Do not always believe the community
An old man was moved to tears while visiting the Finnish Lenin Museum. Established in 1946 in Tampere, Finland, the museum was still displaying its legendary permanent exhibition, which highlighted the Bolshevist leader’s feats of strength. The man started talking reverently to the guide about Father Stalin. What are you supposed to answer in such a situation? Could you just try to wriggle out of the awkward conversation, should you challenge the old man with the help of historical research, or should you pretend to agree with him, because the customer is always right, as they say?
The sixth rule of the ICOM Code of Ethics for Museums does not sound very nice from the guide’s perspective. According to the Code, museum collections reflect the cultural heritage of their community, they may include strong affinities with political identity, and the original owner of the collections must not be exploited. The collections of the Lenin Museum were donated by Finland’s eastern neighbour, and the museum was founded by local communists soon after World War II. Does this heritage oblige the museum to retain respect for the creator of the collections, the mighty Soviet Union and, at the same time, the remains of the community that established the museum?
Surprisingly many rules in the ICOM Code of Ethics seem to have been created for the needs of a postcolonial museum world. They have reined in the old museums of the colonial powers and lightened the white man’s burden: lurking in the background is a shame about innocent aboriginal peoples that have been exploited, robbed and racialised by the imperialist museum system. While this is a genuine concern, it is a poor match to the ethical problems of Finnish museums, for example. We Finns should rather think about how the overly sensitive, prim touch of today’s museums often leaves the sore points of the past untouched. In its present form, the Code mainly warns us against hurting anyone and encourages us to respect communities according to their wishes or conditions.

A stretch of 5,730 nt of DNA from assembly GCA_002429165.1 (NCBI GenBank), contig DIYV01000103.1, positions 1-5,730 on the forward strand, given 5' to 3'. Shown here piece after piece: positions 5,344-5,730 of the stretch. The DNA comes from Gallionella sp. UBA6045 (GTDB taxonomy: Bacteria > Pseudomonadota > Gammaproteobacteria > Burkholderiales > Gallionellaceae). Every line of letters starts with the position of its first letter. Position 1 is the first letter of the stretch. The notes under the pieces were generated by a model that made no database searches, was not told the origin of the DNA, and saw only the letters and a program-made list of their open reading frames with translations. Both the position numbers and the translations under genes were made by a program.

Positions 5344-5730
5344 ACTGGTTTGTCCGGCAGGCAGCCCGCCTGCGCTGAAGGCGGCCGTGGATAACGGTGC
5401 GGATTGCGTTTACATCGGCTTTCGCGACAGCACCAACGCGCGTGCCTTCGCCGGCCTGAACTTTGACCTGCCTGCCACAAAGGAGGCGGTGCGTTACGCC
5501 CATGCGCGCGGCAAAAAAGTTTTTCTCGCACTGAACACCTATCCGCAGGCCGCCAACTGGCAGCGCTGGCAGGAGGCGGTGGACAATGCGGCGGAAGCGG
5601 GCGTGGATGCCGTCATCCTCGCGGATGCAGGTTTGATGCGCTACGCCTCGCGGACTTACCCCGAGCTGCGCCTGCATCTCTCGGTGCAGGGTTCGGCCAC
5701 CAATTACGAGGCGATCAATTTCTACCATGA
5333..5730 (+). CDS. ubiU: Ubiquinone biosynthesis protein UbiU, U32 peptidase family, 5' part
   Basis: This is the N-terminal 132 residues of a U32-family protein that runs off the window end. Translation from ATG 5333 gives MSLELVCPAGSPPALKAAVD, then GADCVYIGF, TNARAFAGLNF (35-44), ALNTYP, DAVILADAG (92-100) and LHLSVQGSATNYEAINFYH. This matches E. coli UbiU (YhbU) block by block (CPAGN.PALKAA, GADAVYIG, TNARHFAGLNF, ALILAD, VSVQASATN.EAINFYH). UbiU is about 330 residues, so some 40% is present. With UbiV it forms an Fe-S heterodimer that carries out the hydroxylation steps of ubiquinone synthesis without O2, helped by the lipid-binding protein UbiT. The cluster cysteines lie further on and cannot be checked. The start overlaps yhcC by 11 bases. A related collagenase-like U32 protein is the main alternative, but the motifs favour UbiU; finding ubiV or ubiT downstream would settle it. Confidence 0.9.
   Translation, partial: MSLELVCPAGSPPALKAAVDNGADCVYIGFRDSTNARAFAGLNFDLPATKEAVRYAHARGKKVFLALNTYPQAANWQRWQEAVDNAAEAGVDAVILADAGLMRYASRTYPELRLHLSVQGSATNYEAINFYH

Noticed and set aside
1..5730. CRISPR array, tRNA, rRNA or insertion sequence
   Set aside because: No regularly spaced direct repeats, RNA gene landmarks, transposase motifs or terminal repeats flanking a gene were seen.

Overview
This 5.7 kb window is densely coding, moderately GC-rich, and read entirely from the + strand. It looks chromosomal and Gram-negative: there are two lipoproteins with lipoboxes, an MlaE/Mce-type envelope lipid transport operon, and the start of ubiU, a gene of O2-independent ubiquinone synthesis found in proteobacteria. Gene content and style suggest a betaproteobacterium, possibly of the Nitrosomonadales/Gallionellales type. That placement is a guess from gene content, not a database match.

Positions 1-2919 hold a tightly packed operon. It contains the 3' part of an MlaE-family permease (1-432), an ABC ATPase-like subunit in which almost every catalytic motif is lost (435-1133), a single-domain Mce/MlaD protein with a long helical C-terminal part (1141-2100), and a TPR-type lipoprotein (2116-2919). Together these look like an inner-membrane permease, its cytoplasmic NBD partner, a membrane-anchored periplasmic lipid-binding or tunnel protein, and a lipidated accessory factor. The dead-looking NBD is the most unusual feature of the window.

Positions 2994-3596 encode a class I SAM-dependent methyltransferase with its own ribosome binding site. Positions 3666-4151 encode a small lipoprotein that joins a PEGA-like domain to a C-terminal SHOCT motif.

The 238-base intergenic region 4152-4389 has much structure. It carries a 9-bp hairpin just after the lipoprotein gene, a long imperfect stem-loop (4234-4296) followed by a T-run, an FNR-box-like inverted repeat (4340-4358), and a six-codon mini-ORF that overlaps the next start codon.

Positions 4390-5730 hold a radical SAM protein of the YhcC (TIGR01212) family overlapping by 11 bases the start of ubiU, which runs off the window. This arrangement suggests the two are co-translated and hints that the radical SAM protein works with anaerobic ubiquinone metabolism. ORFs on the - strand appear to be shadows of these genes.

In addition to underlining dignity, the Code luckily states that museums should also promote human well-being, social development, tolerance, and respect by advocating multisocial, multicultural and multilingual expression. As a matter of fact, these higher values, which are based on the UN’s Universal Declaration of Human Rights, should be emphasised instead of the naive talk about communities. If a museum is using its collections to cover up past wrongdoings, it is acting unethically – not even the creator of the collections should be allowed to evade the judgement of history. Museums must also dare to look at their own roots.
In order to gain ethical confidence for its reformation, the Lenin Museum in Tampere sought help from a higher power – the public. A small exhibition was put up for this purpose, where the visitors could take a stand, make suggestions and vote on the kinds of things that the new museum should address. The wish list was topped by Soviet humour and daily life, the KGB, labour camps and dissidents. The former permanent exhibition did not say a thing about these. Naturally, the old collections cannot provide all this, but they can be supplemented, and new meanings can be assigned to the key works.
When preliminary information about the new content of the Lenin museum started spreading, it seems that the museum unfortunately lost a few of its old friends. Those still attracted to Soviet communism (for they do exist) are afraid of seeing a sacrilege and might have similar feelings as the aboriginal peoples unethically objectified by ethnographic museums. On the ethical scales, however, the memory of the Soviet system’s victims weighs more today than admirers of the system. For surely museums cannot just stay tactfully silent if innocent people have been killed, whether in Stalin’s meat grinder or a cannibal tribe’s cooking pot?
Museum Director, Finnish Labour Museum Werstas (Werstas opened the revamped Lenin Museum in Tampere on 17 June 2016)